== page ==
As used herein in the specification and in the claims, the phrase “at least one,” in reference to a list of one or more elements, should be understood to mean at least one element selected from any one or more of the elements in the list of elements, but not necessarily including at least one of each and every element specifically listed within the list of elements and not excluding any combinations of elements in the list of elements. This definition also allows that elements may optionally be present other than the elements specifically identified within the list of elements to which the phrase “at least one” refers, whether related or unrelated to those elements specifically identified. Thus, as a non-limiting example, “at least one of A and B” (or, equivalently, “at least one of A or B,” or, equivalently “at least one of A and/or B”) can refer, in one embodiment, to at least one, optionally including more than one, A, with no B present (and optionally including elements other than B); in another embodiment, to at least one, optionally including more than one, B, with no A present (and optionally including elements other than A); in yet another embodiment, to at least one, optionally including more than one, A, and at least one, optionally including more than one, B (and optionally including other elements); etc.
In the claims, as well as in the specification above, all transitional phrases such as “comprising,” “including,” “carrying,” “having,” “containing,” “involving,” “holding,” and the like are to be understood to be open-ended, i.e., to mean including but not limited to. Only the transitional phrases “consisting of” and “consisting essentially of” shall be closed or semi-closed transitional phrases, respectively, as set forth in the United States Patent Office Manual of Patent Examining Procedures, Section 2111.03.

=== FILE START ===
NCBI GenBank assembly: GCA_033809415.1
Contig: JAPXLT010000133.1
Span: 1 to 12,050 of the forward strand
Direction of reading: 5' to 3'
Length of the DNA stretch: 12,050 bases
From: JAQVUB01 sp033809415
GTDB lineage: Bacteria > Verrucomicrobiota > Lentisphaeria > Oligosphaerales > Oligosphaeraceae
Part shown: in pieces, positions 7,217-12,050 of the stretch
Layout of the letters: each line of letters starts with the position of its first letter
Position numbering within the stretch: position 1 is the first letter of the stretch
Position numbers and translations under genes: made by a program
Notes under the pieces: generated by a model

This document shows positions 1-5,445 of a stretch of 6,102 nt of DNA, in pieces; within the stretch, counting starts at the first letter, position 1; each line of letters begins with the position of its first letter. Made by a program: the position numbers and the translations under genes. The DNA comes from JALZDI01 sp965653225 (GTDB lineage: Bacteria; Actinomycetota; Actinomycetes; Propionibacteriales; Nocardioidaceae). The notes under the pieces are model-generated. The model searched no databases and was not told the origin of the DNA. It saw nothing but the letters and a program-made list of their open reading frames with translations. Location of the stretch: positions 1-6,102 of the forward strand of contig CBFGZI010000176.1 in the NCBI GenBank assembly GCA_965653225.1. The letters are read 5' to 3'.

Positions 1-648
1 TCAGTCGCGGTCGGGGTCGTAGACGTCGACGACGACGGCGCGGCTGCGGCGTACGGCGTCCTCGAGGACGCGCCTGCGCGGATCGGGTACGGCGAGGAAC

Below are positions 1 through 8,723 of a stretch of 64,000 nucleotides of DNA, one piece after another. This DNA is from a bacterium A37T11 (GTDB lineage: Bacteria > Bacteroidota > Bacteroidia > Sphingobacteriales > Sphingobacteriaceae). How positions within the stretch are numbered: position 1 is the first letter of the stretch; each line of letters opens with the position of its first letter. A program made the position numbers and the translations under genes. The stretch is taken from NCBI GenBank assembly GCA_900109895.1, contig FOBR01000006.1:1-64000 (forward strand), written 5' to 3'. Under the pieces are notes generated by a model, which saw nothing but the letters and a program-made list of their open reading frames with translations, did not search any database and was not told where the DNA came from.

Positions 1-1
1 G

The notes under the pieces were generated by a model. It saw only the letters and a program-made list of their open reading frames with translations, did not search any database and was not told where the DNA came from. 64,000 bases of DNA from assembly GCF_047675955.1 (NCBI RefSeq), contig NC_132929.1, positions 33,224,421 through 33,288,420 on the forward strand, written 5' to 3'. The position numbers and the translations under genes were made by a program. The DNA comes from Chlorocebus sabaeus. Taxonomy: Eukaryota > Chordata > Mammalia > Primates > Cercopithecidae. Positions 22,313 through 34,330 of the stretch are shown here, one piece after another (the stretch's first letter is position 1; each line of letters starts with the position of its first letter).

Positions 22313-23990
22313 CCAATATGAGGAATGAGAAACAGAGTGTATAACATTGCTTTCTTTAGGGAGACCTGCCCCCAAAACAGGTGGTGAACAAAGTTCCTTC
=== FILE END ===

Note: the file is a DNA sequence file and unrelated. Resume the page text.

The following example describes some factors that can contribute to the energy level engineering of semiconducting polymers, according to some embodiments. The band gap of a material is the difference between the highest occupied molecular orbital (HOMO) and the lowest unoccupied molecular orbital (LUMO). This energy difference, Eg, can determine what wavelengths of light a material will absorb. Because of the large band gap in most organic materials, only a small portion of the incident solar light is typically absorbed. FIG. 12 shows the spectrum of photon flux in the solar spectrum and the integrated flux as a function of wavelength. The maximum photon flux in the solar spectrum is around 1.77 eV (700 nm). Without wishing to be bound by theory, by lowering Eg of a material from 2 eV (620 nm) to 1.1 eV (1130 nm), the percentage of solar irradiation that can be harvested can be increased from 30% to 77% 23. This can result in a significant increase in the current density of an OPV. Thus, low band gap polymers may be useful for use in OPVs.